Stock markets in Asia overnight continued to be under pressure from the stalemate between North Korea and America. It is a public holiday in Japan today.
The tension between the US and North Korea is still dominating the news and it is looming over the financial markets. The uncertainty surrounding the situation has been the main driver of the markets recently, and the enormous surge in the volatility index (VIX) tells us exactly what traders are thinking.
Global equity markets have been severely shaken by the standoff between the two countries, and oddly enough, the European stock markets seem to have been the worst performers. The CAC 40 and the DAX have been in decline since May and June respectively, and now the sell-off has accelerated it.
The major decline in the FTSE 100 yesterday was partly down to a large dividend coming out of the index, and the British market is in better shape than its Continental counterparts.
Looking at the American indices, the markets that were the strongest going into the recent crisis are holding up the best. The Dow Jones has handed back some of the exceptional gains it made recently. While, the NASDAQ 100 and the S&P 500 traded back to levels not seen since mid-July.
Gold because of its safe haven status was pushed to its highest level in over two months. Dealers have been adopting a risk-off strategy, and the exodus from equities has boosted gold, the Swiss franc and the Japanese yen
The US dollar slipped on the back of the producer price index (PPI) number which fell to 1.9% from 2% in June on a year-on-year basis. The consensus was for 2.2%. This suggested that demand in the US is slipping.
The Federal Reserve member William Dudley stated he expected the US economy to grow at a moderate rate and for inflation to pick up. Mr Dudley, described wage growth as ‘modest’ and the productivity growth rate as ‘sluggish’. This contributed to the drop in the greenback.
At 1.30pm, the US will announce the July inflation figures, and the consensus is for a reading of 1.8%, and that compares with the previous report of 1.6%. Since both the headline PPI and core PPI undershot estimates yesterday, traders could be half expecting the CPI figure to miss expectations.
We also have inflation reports from Germany, France, Spain and Italy this morning so the euro crosses will be in play.
Brent Crude and WTI sold-off yesterday after a representative from Gazprom Neft stated it was ‘economically feasible’ to go back to old production levels once the coordinated production cut is over. OPEC and some non-OPEC counties like Russia have agreed to cap production until the end of March 2018.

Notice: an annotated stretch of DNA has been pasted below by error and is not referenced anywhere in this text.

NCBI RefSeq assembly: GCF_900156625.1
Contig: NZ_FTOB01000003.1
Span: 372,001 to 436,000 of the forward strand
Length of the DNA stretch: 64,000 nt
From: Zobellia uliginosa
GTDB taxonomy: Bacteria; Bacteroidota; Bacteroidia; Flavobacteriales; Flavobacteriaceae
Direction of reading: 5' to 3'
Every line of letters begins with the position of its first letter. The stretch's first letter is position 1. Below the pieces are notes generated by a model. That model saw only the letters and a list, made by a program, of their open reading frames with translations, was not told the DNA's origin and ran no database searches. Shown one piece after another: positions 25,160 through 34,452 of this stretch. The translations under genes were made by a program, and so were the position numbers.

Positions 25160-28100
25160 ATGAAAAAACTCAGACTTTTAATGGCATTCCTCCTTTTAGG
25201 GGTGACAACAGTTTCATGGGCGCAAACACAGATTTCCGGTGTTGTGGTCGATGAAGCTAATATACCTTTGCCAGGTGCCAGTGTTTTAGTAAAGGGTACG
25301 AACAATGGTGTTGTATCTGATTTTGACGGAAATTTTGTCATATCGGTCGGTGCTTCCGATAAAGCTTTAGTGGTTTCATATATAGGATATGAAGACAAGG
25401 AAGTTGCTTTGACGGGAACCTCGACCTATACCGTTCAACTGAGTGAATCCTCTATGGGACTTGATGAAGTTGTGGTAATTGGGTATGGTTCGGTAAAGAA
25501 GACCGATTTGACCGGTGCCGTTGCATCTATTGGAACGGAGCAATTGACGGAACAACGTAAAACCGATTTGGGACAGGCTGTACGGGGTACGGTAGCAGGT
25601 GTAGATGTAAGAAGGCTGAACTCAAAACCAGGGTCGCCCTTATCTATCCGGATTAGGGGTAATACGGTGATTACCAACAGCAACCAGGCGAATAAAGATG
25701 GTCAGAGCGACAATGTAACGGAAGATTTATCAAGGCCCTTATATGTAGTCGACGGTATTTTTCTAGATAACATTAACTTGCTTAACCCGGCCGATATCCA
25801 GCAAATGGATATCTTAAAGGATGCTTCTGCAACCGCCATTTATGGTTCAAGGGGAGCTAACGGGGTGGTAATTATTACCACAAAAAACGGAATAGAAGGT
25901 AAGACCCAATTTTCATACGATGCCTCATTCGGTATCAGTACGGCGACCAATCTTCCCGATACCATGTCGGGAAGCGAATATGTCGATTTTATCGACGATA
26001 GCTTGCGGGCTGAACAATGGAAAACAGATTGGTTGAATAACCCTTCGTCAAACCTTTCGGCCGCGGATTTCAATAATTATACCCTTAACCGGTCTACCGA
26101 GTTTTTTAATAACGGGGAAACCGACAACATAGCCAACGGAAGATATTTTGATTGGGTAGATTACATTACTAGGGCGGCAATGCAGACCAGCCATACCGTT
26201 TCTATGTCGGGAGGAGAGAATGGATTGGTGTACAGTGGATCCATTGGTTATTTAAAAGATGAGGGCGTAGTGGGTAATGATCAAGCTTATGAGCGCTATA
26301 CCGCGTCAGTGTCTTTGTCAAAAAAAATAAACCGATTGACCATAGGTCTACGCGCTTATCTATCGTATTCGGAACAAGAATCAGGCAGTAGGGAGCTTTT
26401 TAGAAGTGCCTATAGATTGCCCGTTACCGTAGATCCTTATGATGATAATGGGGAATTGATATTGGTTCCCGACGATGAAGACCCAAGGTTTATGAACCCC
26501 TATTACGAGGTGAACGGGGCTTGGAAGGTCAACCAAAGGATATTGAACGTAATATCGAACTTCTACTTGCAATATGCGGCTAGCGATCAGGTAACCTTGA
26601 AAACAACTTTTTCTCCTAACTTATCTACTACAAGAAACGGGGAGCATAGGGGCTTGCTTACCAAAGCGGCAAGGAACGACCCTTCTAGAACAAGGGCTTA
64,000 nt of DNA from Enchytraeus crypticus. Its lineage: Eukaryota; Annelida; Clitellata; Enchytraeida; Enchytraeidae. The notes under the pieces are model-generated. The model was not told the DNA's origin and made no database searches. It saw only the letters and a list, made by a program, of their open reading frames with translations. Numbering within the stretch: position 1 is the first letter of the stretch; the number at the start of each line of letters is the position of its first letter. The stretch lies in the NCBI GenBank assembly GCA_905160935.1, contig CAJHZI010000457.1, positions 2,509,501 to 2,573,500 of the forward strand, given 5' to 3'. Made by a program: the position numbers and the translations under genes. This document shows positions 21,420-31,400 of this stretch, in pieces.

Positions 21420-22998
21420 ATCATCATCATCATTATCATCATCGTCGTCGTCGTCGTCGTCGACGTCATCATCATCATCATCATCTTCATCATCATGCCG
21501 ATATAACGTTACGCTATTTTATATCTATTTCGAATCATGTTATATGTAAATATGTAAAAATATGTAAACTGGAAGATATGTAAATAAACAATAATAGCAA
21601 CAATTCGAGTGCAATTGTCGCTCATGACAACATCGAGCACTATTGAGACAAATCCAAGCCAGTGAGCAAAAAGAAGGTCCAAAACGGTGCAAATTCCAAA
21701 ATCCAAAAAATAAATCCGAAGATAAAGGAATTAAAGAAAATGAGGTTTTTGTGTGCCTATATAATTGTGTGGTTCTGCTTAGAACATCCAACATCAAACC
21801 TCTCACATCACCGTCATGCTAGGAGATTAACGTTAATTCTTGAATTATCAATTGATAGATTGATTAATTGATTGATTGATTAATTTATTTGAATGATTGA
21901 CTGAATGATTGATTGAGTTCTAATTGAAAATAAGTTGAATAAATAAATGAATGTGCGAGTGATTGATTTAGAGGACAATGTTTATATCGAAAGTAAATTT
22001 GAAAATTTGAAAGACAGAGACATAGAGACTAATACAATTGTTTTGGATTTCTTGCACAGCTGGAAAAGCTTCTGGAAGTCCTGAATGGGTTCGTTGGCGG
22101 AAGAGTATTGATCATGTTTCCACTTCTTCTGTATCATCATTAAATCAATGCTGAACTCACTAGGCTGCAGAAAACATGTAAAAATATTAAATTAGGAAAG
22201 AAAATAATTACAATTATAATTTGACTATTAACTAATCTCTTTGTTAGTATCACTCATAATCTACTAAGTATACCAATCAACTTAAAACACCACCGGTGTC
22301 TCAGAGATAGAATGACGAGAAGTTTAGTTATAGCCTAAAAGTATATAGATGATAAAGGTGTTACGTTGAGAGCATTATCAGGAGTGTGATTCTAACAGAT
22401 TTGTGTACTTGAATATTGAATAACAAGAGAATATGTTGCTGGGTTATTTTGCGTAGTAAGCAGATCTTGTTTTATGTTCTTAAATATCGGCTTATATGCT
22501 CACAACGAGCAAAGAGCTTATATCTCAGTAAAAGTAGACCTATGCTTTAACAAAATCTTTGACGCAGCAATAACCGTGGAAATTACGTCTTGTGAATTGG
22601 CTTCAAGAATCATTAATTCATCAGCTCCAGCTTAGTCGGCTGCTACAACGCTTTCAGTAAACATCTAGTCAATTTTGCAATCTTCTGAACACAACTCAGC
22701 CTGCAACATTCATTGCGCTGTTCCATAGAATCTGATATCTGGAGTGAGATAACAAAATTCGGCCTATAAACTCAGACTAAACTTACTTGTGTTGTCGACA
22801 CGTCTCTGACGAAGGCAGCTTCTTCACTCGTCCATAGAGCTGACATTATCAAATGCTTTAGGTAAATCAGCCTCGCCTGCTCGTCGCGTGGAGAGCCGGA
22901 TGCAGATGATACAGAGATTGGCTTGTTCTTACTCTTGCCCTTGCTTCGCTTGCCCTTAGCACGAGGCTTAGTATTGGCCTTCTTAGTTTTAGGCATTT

EUR/USD – has been slipping since the start of the month, and 1.17 is acting as support. A break below 1.17, would bring 1.1613 into play. The next support level down is 1.1479. A move above 1.1830 would point to a resumption of the wider upward trend.
GBP/USD – could receive support from the 50-day moving average at 1.2932. If we see a drop below 1.2932, the 100-day moving average at 1.2850 would be the next level to watch. 1.3059 and 1.3100 will be the upside targets.
EUR/GBP – 0.9000 is providing support, and if the level holds, the resistance at 0.9088 and 0.9141 will be the upside targets. A break below 0.9000 would bring the support at 0.8930 into play.
USD/JPY – has been declining for the past month, and it is eyeing the support at 108.82. A Break below 108.82, would put the support at 108.13 on the radar. Rallies could run into resistance at 109.56 and 110.36.
CMC Markets is an execution-only service provider. The material (whether or not it states any opinions) is for general information purposes only, and does not take into account your personal circumstances or objectives. Nothing in this material is (or should be considered to be) financial, investment or other advice on which reliance should be placed. No opinion given in the material constitutes a recommendation by CMC Markets or the author that any particular investment, security, transaction or investment strategy is suitable for any specific person.
Disclaimer: CMC Markets is an execution-only service provider. The material (whether or not it states any opinions) is for general information purposes only, and does not take into account your personal circumstances or objectives. Nothing in this material is (or should be considered to be) financial, investment or other advice on which reliance should be placed. No opinion given in the material constitutes a recommendation by CMC Markets or the author that any particular investment, security, transaction or investment strategy is suitable for any specific person. The material has not been prepared in accordance with legal requirements designed to promote the independence of investment research. Although we are not specifically prevented from dealing before providing this material, we do not seek to take advantage of the material prior to its dissemination.